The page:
Baseline data on trace element concentrations are lacking for many species of Arctic marine birds. We measured essential and non-essential element concentrations in Arctic tern (Sterna paradisaea) liver tissue and brain tissue (mercury only) from Canada's High Arctic, and recorded the presence/absence of gastrointestinal parasites during four different phases of the breeding season. Arctic terns from northern Canada had similar trace element concentrations to other seabird species feeding at the same trophic level in the same region. Concentrations of bismuth, selenium, lead and mercury in Arctic terns were high compared to published threshold values for birds. Selenium and mercury concentrations were also higher in Arctic terns from northern Canada than bird species sampled in other Arctic areas. Selenium, mercury and arsenic concentrations varied across the time periods examined, suggesting potential regional differences in the exposure of biota to these elements. For unknown reasons, selenium concentrations were significantly higher in birds with gastrointestinal parasites as compared to those without parasites, while bismuth concentrations were higher in Arctic terns not infected with gastrointestinal parasites.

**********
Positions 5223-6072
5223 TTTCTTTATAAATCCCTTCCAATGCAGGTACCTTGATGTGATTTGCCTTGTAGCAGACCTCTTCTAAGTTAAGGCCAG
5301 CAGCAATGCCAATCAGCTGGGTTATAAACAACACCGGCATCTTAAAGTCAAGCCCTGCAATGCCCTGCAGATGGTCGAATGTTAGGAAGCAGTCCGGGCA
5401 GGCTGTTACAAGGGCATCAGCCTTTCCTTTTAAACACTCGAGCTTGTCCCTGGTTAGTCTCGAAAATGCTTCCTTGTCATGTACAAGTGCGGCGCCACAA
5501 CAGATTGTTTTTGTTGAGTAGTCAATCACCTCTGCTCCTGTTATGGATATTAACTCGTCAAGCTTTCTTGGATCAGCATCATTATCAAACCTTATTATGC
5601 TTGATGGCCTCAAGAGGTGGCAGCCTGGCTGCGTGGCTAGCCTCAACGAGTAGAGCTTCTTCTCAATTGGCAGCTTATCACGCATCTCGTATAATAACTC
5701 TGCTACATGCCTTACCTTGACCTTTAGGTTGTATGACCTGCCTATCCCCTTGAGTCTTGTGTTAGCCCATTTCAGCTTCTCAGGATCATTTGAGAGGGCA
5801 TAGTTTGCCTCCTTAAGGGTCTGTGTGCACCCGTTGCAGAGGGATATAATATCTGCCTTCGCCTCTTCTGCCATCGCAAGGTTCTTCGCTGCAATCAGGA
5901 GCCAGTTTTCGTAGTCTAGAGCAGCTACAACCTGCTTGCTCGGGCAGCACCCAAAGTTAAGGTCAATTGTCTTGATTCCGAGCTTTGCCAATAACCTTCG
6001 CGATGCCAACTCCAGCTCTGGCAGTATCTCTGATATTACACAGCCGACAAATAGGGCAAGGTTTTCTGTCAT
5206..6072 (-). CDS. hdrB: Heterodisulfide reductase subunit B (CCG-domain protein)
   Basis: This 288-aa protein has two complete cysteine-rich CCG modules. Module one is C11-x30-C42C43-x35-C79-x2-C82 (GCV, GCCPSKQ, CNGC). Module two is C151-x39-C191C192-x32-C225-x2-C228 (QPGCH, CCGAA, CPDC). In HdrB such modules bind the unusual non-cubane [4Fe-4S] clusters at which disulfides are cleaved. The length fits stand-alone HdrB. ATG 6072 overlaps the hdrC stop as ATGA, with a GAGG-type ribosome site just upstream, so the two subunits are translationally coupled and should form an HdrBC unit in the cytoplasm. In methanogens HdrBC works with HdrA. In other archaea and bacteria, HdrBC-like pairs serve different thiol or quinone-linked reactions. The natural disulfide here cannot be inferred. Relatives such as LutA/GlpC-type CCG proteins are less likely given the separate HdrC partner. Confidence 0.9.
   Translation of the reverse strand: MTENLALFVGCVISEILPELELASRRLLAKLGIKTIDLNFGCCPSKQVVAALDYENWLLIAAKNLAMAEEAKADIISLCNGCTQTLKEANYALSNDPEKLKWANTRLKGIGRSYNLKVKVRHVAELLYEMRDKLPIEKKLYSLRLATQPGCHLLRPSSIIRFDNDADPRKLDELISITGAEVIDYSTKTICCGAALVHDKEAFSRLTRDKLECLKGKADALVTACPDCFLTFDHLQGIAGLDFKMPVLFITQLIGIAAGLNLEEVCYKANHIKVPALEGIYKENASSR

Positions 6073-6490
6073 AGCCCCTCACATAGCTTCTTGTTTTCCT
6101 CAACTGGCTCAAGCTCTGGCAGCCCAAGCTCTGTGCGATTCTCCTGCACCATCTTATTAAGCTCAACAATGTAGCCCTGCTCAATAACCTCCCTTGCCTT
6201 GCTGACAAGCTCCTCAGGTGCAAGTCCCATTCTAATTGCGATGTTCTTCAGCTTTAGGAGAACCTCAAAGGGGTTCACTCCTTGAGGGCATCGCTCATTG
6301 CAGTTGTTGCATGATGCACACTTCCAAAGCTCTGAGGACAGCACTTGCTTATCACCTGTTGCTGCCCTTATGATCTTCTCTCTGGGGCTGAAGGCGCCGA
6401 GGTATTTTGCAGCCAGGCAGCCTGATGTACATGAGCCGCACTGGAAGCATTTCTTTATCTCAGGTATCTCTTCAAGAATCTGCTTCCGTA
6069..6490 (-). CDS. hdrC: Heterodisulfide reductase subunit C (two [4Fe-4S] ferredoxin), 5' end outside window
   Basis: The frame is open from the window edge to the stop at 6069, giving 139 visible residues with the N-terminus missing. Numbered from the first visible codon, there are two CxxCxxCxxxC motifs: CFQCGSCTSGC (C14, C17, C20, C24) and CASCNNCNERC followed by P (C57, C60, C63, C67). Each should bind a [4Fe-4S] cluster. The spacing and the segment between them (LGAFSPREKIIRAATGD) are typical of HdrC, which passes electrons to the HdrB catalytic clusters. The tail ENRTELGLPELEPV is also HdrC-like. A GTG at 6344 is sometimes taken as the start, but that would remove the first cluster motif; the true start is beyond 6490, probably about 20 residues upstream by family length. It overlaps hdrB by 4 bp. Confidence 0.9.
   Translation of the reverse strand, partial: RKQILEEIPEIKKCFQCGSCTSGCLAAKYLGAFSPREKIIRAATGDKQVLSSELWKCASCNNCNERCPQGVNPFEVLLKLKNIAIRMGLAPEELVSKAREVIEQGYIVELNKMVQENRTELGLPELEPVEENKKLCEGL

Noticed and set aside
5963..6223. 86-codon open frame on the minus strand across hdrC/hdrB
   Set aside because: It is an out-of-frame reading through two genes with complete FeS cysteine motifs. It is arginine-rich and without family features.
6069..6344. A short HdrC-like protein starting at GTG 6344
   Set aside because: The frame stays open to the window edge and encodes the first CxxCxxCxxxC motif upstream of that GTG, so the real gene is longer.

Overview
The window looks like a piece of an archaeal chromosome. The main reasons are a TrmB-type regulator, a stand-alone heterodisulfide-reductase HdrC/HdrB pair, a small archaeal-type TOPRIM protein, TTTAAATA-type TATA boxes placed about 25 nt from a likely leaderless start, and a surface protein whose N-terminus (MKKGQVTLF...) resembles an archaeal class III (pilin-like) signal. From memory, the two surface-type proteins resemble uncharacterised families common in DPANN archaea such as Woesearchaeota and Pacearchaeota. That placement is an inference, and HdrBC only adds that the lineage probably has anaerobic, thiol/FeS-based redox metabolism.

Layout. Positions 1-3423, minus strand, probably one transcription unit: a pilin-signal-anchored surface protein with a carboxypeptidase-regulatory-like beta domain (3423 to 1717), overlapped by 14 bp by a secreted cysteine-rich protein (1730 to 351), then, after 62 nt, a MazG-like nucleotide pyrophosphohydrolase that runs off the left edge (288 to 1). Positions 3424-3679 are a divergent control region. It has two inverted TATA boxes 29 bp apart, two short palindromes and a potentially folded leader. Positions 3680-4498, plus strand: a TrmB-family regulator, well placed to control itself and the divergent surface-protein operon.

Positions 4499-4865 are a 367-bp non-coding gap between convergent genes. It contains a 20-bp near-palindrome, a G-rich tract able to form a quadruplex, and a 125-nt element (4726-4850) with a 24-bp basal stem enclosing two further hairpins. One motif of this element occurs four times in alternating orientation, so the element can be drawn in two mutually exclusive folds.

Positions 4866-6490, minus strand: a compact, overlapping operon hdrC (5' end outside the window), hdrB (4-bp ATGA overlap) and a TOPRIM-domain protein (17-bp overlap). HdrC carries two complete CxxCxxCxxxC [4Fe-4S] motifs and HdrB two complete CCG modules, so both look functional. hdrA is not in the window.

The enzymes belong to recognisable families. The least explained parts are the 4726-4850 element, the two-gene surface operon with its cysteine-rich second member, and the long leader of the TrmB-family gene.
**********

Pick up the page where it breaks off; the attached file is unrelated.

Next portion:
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Keywords Arctic, Breeding stage, Mercury, Parasites, Selenium, Terns
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Journal Science of the Total Environment
Provencher, J.F., Braune, B.M, Gilchrist, H.G, Forbes, M, & Mallory, M.L. (2014). Trace element concentrations and gastrointestinal parasites of Arctic terns breeding in the Canadian High Arctic. Science of the Total Environment, 476-477, 308–316. doi:10.1016/j.scitotenv.2014.01.016